The police are often called about noise disturbances, particularly in residential areas. When a noise complaint is received two things usually happen. First, the complaining party will tell us the source of the noise, how excessively loud it is, and how long it has been going on. When police arrive at the scene, the “offending” party often tells us that it’s not too late for them to be making noise, or that the noise is not too loud. So what are the rules?
The City of Westfield has three statutes governing noise. They can be found under section 10-31, 10-32, and 10-33. Section 10-31 and 10-32 outline several time frames and decibel levels for different zoning districts. These are some general guidelines that are followed by a broad list of exemptions and limitations. Both of these sections are mostly centered on business, construction and other commercial endeavors.
Section 10-33 governs what police are most often called about. This is noise created by someone that end up bothering someone else, such as a loud party, a loud stereo, someone revving a car engine, or the people upstairs making too much noise. When officers arrive at one of these complaints it is the officer who must make the determination as to whether the noise is reasonable or unreasonable. There is no specific time outlined nor is there any specific decibel level that must be attained in order for there to be a violation. A violation of this section could happen at 10:00 am, 10:00 pm, or any time before or after. Section 10-33 does outline several things the officer must take into consideration when determining the reasonableness of noise:“The characteristics and conditions which should be considered in determining whether a prima facie violation of the provisions of this section exists should include, but not be limited to the following:a. The level of the noise;b. Whether the nature of the noise is usual or unusual;c. Whether the origin of the noise is natural or unnatural;d. The level of the ambient noise;e. The proximity of the noise to sleeping facilities;f. The nature and zoning of the area from which the noise emanates and the area where it is received;g. The time of day or night the noise occurs;h. The duration of the noise; andi. Whether the noise is recurrent, intermittent, or constant.”As officers often explain to people, 30 people sitting around on a Sunday afternoon watching a football game that can be heard cheering from several houses away may not be deemed unreasonable given the time of day, the likelihood that people are not sleeping, and the probability that the noise will end when the game is over which would be at a reasonable hour. On the other hand, two people watching Monday Night Football that goes late into the night making noise that can be heard several houses away may end up being deemed unreasonable by the responding officer.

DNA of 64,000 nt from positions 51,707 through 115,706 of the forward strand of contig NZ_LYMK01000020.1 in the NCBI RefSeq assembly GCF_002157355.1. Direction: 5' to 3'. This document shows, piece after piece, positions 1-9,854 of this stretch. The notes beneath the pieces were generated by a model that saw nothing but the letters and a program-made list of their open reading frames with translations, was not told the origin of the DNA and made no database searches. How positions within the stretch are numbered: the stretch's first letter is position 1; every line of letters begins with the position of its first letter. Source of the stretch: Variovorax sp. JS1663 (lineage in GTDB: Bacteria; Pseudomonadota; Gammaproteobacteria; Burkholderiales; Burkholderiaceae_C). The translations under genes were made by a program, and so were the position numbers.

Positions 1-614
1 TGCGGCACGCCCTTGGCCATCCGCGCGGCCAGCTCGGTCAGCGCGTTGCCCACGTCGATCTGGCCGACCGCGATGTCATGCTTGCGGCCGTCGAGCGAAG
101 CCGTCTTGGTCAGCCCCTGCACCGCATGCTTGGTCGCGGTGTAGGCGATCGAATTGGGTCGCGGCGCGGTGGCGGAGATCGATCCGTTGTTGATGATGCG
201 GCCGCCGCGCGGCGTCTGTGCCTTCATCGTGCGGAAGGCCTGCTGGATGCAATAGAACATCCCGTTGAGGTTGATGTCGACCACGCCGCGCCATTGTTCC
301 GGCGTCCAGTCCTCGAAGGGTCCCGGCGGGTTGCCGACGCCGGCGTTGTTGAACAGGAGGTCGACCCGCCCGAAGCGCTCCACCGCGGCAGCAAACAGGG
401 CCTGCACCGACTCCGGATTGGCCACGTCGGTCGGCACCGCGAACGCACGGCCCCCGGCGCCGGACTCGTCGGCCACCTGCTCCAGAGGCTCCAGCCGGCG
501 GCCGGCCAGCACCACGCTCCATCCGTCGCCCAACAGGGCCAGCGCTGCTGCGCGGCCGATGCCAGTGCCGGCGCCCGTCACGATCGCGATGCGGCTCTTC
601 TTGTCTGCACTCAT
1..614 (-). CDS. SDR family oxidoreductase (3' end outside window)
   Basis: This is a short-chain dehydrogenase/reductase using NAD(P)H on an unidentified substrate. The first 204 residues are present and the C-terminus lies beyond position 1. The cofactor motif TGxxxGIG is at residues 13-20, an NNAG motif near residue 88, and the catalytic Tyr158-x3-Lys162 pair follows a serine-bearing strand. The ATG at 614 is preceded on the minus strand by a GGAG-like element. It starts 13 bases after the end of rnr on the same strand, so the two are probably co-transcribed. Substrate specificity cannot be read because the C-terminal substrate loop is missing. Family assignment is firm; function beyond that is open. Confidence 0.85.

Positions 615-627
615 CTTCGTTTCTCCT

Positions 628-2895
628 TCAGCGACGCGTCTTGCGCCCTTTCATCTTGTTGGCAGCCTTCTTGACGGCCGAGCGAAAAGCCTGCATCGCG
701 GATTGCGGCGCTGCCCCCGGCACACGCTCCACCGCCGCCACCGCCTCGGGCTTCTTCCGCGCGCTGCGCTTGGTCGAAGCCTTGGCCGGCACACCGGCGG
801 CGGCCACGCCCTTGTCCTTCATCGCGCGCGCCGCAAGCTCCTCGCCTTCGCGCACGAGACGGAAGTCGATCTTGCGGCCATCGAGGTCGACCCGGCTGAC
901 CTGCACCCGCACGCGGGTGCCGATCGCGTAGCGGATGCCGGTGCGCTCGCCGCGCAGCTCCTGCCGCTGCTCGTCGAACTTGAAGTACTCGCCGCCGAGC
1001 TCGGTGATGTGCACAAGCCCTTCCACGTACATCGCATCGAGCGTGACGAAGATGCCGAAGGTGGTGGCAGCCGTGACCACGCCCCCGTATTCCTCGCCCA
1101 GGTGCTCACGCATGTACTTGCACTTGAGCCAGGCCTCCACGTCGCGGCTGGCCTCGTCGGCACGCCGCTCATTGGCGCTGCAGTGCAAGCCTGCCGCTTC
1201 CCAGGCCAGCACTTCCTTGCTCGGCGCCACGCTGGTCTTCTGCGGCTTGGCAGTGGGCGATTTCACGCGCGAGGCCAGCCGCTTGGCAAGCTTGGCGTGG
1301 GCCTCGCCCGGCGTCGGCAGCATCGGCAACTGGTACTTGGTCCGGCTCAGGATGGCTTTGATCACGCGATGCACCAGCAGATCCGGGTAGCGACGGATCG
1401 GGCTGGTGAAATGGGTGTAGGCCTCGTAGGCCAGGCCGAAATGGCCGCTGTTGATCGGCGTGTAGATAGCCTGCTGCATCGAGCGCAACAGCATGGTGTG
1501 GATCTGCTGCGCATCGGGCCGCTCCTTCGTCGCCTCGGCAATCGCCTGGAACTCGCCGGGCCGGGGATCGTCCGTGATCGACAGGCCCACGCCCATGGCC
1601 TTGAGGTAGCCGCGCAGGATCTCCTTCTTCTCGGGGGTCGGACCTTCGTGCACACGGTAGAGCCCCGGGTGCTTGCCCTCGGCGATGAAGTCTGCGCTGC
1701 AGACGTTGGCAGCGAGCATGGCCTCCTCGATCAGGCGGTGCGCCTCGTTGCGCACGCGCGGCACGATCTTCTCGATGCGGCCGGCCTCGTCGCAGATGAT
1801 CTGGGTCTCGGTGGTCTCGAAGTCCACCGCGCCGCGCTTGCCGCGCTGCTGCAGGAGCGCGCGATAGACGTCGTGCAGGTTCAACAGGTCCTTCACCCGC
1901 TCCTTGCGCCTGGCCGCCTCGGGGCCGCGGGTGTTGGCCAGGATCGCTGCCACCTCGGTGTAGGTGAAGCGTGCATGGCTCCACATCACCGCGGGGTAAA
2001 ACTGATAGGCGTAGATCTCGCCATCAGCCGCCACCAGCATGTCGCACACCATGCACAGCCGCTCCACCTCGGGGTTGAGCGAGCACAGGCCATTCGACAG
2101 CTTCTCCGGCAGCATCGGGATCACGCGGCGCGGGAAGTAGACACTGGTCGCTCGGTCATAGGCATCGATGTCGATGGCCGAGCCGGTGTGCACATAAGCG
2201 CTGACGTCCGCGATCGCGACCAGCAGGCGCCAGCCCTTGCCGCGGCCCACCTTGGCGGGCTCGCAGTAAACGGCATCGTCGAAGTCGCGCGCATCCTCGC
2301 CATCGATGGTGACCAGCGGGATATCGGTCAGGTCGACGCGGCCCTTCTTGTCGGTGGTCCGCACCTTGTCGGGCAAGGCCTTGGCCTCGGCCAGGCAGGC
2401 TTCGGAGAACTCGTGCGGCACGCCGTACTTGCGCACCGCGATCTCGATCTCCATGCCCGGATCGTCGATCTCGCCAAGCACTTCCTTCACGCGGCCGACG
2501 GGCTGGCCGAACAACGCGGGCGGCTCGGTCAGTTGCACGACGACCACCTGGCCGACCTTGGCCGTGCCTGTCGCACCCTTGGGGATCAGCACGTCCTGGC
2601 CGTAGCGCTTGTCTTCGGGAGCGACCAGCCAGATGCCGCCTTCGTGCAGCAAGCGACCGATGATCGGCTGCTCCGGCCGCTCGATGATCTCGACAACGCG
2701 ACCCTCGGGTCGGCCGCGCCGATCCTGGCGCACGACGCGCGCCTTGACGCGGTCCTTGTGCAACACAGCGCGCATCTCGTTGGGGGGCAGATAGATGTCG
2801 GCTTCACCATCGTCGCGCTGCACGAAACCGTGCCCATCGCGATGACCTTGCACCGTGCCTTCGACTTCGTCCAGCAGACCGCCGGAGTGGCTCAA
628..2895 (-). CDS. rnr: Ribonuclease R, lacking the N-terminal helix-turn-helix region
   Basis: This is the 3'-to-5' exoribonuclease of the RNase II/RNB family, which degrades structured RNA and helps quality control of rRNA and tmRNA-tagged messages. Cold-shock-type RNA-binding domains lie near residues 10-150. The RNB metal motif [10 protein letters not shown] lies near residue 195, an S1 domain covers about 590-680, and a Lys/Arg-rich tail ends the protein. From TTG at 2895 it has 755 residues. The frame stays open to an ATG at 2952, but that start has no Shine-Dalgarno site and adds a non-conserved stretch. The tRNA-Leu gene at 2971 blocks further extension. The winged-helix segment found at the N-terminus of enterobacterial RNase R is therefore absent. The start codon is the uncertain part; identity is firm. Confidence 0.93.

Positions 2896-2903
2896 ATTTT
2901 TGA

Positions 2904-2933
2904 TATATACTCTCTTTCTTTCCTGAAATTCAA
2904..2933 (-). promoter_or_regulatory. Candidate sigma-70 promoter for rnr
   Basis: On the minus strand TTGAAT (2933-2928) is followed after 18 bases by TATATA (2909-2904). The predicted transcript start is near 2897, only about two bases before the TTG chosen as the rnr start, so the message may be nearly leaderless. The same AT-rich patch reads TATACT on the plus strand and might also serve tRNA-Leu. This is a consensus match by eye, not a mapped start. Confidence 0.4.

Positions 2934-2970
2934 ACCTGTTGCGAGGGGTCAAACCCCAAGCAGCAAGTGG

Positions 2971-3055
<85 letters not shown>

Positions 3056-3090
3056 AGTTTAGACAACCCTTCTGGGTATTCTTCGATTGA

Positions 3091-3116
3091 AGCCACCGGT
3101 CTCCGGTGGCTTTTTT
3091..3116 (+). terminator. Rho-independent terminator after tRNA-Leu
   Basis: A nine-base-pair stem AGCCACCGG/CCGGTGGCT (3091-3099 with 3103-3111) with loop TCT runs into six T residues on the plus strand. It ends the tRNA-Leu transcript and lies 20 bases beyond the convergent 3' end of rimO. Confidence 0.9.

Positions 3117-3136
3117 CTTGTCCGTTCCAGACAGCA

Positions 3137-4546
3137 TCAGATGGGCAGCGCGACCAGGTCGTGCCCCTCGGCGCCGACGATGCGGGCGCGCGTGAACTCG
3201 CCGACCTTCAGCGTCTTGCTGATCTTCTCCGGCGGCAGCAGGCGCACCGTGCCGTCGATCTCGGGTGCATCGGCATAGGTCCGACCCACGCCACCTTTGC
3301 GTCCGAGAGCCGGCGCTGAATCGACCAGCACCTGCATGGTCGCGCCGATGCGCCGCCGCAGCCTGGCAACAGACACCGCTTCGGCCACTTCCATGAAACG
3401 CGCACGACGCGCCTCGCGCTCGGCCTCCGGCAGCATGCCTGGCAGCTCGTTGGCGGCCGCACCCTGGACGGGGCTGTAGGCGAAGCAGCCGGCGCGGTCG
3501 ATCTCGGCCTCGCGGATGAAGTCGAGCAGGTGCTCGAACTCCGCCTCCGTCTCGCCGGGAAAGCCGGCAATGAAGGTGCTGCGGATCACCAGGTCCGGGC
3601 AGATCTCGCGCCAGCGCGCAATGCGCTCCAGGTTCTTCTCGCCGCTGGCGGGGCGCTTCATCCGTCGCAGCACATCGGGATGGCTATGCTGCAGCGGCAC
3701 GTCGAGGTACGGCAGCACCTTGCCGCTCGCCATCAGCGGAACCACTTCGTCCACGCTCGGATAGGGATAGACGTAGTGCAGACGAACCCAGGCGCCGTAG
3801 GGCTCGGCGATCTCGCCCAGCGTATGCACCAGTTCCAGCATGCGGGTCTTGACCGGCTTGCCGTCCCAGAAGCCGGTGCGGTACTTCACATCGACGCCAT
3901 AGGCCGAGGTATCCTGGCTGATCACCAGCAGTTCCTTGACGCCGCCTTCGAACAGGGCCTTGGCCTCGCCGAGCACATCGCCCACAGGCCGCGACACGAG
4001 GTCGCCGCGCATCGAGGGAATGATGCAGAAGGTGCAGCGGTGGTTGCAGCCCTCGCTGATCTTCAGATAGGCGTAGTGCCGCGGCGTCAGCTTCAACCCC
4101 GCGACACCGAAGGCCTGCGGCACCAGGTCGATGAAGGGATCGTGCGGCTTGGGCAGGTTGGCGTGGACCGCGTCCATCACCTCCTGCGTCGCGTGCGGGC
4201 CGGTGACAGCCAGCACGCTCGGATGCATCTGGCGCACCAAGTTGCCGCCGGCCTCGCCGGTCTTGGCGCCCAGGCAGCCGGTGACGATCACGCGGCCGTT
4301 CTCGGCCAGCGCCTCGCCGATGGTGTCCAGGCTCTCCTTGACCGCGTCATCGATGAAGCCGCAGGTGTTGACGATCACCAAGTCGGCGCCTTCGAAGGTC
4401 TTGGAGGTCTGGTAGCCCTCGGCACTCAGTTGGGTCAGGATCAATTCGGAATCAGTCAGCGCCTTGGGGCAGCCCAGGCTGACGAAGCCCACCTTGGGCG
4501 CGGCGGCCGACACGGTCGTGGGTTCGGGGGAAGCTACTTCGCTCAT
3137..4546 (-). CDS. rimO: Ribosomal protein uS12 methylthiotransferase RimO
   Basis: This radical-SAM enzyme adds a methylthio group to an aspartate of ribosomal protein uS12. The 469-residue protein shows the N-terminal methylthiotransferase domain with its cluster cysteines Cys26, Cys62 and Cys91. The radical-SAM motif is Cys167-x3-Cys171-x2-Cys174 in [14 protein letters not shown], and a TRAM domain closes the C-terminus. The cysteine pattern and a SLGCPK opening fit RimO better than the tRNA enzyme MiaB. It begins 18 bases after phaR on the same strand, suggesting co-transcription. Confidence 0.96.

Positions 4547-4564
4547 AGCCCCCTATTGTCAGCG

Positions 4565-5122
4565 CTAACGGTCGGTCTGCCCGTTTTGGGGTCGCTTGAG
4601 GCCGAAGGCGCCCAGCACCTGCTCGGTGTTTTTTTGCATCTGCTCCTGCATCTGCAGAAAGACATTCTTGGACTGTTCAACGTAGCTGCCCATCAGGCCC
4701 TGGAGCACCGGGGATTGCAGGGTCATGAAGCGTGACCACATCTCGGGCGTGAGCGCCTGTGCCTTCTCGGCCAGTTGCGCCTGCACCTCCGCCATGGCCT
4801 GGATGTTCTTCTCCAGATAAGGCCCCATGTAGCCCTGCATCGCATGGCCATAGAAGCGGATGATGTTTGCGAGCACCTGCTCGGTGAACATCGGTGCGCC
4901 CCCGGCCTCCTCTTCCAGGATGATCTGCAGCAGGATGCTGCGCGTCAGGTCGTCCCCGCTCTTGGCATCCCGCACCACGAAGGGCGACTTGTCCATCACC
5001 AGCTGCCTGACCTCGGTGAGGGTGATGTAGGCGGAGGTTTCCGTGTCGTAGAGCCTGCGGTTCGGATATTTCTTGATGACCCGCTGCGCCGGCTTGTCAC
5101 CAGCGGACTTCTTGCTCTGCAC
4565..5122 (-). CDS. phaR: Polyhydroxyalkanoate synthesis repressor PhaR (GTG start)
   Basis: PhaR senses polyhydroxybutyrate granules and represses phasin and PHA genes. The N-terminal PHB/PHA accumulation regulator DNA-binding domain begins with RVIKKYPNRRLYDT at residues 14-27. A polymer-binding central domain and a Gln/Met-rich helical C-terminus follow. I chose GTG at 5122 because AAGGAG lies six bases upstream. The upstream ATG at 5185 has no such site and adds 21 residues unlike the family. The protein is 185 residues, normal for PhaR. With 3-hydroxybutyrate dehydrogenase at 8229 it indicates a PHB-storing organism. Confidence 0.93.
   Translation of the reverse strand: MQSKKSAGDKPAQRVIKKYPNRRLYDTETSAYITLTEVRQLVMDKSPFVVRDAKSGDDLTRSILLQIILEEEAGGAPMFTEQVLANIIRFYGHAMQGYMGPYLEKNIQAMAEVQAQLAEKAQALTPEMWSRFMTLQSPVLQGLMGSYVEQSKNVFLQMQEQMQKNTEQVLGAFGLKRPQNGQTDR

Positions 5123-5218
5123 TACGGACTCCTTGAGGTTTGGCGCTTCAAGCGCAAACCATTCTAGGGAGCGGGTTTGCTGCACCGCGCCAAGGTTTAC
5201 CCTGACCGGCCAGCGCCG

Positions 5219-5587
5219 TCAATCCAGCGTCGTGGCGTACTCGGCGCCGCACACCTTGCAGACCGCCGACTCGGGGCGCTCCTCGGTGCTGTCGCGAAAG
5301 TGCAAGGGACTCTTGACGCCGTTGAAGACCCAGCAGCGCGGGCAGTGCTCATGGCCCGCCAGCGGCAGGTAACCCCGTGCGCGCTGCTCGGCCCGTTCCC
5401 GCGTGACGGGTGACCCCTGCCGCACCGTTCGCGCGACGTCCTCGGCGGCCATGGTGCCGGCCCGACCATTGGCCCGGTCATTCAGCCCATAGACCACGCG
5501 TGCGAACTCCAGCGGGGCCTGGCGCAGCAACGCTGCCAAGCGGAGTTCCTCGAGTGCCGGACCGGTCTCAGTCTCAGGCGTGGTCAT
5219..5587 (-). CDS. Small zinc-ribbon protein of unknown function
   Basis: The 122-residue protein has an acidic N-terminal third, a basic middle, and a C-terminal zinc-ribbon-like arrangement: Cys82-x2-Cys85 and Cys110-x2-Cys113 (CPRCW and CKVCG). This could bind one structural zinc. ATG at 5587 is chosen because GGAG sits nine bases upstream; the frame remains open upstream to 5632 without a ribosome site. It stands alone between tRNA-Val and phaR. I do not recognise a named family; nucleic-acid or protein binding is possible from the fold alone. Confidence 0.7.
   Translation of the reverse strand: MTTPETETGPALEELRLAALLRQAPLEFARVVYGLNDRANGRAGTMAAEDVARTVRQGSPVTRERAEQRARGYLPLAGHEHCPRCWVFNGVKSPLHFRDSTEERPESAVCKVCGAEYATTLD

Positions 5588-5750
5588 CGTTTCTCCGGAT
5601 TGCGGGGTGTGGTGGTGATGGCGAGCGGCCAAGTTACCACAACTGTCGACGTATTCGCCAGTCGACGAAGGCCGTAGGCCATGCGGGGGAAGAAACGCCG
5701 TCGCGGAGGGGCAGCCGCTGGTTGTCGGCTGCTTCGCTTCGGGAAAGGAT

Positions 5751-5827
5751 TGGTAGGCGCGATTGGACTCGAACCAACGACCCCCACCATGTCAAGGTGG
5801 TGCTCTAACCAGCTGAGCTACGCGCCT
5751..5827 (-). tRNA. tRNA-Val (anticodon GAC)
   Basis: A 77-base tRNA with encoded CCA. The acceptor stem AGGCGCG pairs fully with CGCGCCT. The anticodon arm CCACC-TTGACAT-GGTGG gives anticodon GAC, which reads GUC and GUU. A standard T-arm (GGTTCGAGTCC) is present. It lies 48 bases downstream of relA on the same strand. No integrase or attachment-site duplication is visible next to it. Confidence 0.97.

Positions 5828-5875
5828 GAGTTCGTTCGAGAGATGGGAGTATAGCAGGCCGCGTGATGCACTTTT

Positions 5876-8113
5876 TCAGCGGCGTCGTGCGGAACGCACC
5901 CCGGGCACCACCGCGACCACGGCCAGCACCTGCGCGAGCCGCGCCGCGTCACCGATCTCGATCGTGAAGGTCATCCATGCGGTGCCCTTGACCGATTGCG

An officer has several options when responding to a noise complaint he or she finds to be unreasonable. A verbal or written warning can be issued, a citation in the amount of $100 can be issued to anyone and everyone present and responsible for creating the noise, or depending on the circumstances criminal charges or arrests may be made for disturbing the peace. Again, many things are taken into consideration when making this decision to include but not limited to the amount of cooperation officers receive, the number of previous noise violations, and the actual volume of the noise.
If you would like to review the noise ordinance you can access that on the “Services” tab of the Westfield Police Department Web site, or click this link.